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I Gardening Notes, BY JAMES-CARTER & CO. SUMMER LETTUCE. During the hot days of summer Lettuces are always appreciated, but in order to have them fine and really good in quality they must be grown straight away with- out receiving a check. When sown in be& and afterwards transplanted, they generally receive a pretty severe check during the process of removal, and this is especially the case during very dry and Ii hot weather. In the process of trans- planting, the tap root always gets broken, which is a great drawback, as the plants have then to depend on the surface of the soil for their supply of food. A far and away better pln during hot weather I is to sow- in drills, and afterwards thin out, when this is done the plants left in the drills will at once strike deep down into moister soil, and very seldom run. to seed, as is too often the: ase with trans- planted ones, unless they can be kept thoroughly watered alnd shaded, and that is not always to be done. We know it is not always convenient to sow in the place where the plants are to remain, but in seasons of drought it is necessary to do so. By adopting this method the culti- vator 'need not fear a break in the supply if sowings are made about every three weeks Jrom April to August. At no season are Lettuces mor appreciated than in hot weather; hence comes the neces- ity of frequent sowings, timely thinning, and quick growth. To grow Lettuces to perfection during hot weather, the soil must be thoroughly good. For general crops, let the ground be rich and some- what friable, and either trenched or I deeply dug, as deeply worked soil hold a much larger supply of latent moisture, and yet affords a ready egress for super- il fluous water. On light soils, use the manure from a cowhouse, and apply it ili. a liberal manner. A good position for summer Lettuce is on a north border, here the soil is generally much moister, and the plants also get a certain amount of shade. If the soil in such a position is good, the seed sown, in drills, and then thinned, there will be little difficulty in growing Lettuce of the finest quality and largest size. Two of the very best vari eties of Cos Lettuce for summer sowing are Carters' Jumbo and Giant White. Both these are slow to seed, and the heads ar large, solid, and crisp eating. EARLY CARROTS. The sweetest and most delicious young Carrots are obtained from frames, and if the weather prove favourable it will be advisable to prepare a bed and sow the seed as early as possible during the pre- sent month. A two-light frame will pro- vidiei quite a long succession of roots, and another sowing made in a similar manner about a month or six weeks later will be ample, the supply under these conditions lasting until such time as Carrots in the open are fit to pull. Make up a hot-bed facing the south, with either well-pre- pared stable-manure, or manure and leaves mixed and put together firmly, the height at the back being 3 feet and about 2 feet 6 inches in front. If only a single bed is made, it should be about 18 inches longer and wider than the frame to be set on it. When the frame is in position, throw in a layer of the shortest Keating material, and on this place not less than 6 inches of fine and rather sandy soil, the lights being put on at once. It will be better to use the shallowest frames for this purpose, so that when filled the crop will come near to the glass. When there is no longer any danger of the bed becom- ing violently hot, sow the seed in shallow drills, formed by the aid of the edge of a short rod, and about 8 inches apart: should the soil be at all dry before sowing the seed, give a gentle watering, other- wise no water will be necessary for several weeks. The Forcing Horn and Golden Ball are excellent for this work, as they form bulbs quickly, and Early Horn and Summer Favourite :are also suitable for frame culture. As these grow larger they are of a stronger colour than those men- tioned. Cover the frames with mats and litter till the seedlings appear, when they must be uncovered whenever the weather permits, and a little air admitted from the back of the frame on mild sunny days. When the plants are in rough leaf, if at all crowded, thin out a little, the final thinning being delayed until the earliest roots are near the size of small walnuts or large enough for use. PROTECTION FROM BIRDS. A country fruit grower told us rears ago. that he found effectual protection for his garden by simply stretching twine around I it. This may peem a very foolish story, but birds, like certain animals, have very foolish fears. Our friend went on to say that in protecting the sm?ll busies Simply I a ball of grey, black, or brown Hnen thread will do the trick. I take a ball of this in my fcanrf. fj^pn e2(J cf ;.0 01i0 Cc tjje twigs of the gooseberry or currant trash, end | i then across the thread backward, from twig to twig, in perhaps a dozen different direc- tions, fasten off, and the thing is done. It is not advisable that the thread should be white; it ought rather to be fine and dark- a. thing to be felt, not seen. We have watch the birds after performing the operation. They come boldly to settle on the trees, and they- strike these, to them,' invisible snares, for such, no doubt, they seem to be, they fly off in a terrible hurry and settle on the trees around about, longing and getting hungry until they disappear and you see them no more. As regards Peas and other seeds, which we always sow in drills, and simply stretch a thread, sometimes two, along each drill at about two inches from the ground, supporting it at that height by little forked sticks. If you put it much higher tcan this the birds do not seem to care for it-it does not. touch them; this is the grand secret, something they do not very well see nor know what it means. We have seen people put a thick white string, with feathers tied to it, and perhaps two feet from the ground. Th:e birds soon understand these and care little for them; in short, I know to my cost it sometimels acts as a notice to the birds that there is something to be had worth looking for. Anyone adopting the plan recommended will never have cause to complain of the birds, however numerous they may be. Just the same method is effectual upon lawns sown with grass seed, and with regard to Cherry Trees we once tried the following plan, which was found most effectual: we opened an old umbrella and placed it just above the top of the centre of the tree, which was a large one, and the birds never ventured near while the gingham was there. Note.—If enquirers will furnish their ad- dress when writing us for information, we will gladly reply fully through the post without any charge to them. JAMES CARTER & CO., Queen's SeedsIDel High Holborn, London, W.C.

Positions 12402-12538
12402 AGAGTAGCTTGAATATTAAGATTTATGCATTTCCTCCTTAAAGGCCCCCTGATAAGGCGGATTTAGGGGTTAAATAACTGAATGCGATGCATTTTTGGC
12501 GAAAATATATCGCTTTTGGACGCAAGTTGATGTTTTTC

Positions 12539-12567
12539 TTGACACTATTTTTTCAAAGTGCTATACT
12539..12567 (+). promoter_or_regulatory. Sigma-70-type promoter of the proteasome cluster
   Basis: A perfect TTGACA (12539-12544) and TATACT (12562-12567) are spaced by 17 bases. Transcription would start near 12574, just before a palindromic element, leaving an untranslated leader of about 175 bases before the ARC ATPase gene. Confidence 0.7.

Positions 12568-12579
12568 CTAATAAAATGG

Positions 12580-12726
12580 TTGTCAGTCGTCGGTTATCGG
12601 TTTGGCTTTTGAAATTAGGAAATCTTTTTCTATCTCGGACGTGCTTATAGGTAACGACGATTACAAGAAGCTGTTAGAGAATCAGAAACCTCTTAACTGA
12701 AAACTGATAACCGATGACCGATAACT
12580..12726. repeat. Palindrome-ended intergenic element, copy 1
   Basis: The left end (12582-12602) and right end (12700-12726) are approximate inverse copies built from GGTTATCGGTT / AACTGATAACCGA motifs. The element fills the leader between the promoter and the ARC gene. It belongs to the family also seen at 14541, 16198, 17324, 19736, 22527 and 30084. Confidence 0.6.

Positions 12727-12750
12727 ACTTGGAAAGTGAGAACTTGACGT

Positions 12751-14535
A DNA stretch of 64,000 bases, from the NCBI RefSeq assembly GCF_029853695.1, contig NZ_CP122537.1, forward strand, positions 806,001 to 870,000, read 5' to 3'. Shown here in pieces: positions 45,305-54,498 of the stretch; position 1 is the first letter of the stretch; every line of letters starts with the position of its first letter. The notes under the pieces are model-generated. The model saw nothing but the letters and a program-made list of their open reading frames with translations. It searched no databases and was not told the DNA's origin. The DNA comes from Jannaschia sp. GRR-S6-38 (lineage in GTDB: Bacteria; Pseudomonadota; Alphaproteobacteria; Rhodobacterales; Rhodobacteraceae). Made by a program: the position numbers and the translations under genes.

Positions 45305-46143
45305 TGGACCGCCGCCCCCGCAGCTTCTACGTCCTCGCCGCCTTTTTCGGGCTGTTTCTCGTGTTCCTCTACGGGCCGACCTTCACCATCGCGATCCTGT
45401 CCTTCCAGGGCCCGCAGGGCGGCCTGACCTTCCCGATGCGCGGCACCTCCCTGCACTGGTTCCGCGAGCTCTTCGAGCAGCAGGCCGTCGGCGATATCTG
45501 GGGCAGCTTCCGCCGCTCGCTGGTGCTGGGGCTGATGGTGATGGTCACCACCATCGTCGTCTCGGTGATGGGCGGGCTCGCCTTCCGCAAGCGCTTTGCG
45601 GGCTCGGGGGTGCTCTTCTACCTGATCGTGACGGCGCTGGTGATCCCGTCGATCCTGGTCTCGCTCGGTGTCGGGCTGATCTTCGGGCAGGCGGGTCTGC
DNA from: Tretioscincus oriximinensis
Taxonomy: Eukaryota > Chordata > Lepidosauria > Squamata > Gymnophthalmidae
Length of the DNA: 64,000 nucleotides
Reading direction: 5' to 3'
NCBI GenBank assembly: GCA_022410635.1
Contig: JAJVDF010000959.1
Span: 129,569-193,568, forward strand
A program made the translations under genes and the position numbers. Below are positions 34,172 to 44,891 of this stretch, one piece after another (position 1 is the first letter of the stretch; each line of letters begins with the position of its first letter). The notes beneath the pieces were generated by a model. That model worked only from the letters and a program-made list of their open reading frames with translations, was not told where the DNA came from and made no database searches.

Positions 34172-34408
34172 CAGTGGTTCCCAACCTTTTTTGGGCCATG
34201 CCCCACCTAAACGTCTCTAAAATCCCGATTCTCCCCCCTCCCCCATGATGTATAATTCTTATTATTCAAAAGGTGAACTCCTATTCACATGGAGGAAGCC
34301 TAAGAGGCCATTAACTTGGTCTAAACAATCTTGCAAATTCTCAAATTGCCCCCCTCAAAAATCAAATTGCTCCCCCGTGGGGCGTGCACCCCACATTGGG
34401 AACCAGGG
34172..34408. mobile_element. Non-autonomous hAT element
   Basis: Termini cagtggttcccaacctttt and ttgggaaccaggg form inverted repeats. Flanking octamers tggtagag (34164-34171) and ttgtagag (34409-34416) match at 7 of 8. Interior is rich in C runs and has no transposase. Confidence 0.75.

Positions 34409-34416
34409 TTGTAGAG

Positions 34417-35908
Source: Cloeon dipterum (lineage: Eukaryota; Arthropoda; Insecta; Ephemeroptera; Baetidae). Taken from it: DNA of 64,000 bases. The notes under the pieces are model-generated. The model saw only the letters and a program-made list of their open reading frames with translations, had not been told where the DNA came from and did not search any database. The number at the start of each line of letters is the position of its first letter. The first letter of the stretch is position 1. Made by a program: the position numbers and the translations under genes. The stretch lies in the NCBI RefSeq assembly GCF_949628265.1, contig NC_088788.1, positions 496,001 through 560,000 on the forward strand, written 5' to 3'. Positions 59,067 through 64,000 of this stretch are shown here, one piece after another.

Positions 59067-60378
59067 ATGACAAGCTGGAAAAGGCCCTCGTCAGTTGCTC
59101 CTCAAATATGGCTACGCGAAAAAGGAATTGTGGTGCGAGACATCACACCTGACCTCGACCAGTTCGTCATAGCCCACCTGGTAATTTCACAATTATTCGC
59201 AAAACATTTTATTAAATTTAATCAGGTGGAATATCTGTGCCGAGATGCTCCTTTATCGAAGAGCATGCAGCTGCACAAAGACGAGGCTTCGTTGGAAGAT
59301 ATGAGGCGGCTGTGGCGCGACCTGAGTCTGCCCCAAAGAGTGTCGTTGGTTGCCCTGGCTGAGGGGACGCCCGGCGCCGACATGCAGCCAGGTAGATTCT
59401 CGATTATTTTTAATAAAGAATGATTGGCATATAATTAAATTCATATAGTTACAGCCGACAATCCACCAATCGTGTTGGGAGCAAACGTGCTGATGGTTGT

Menal Bridge District Council.

DOCTOR'S ADVICE.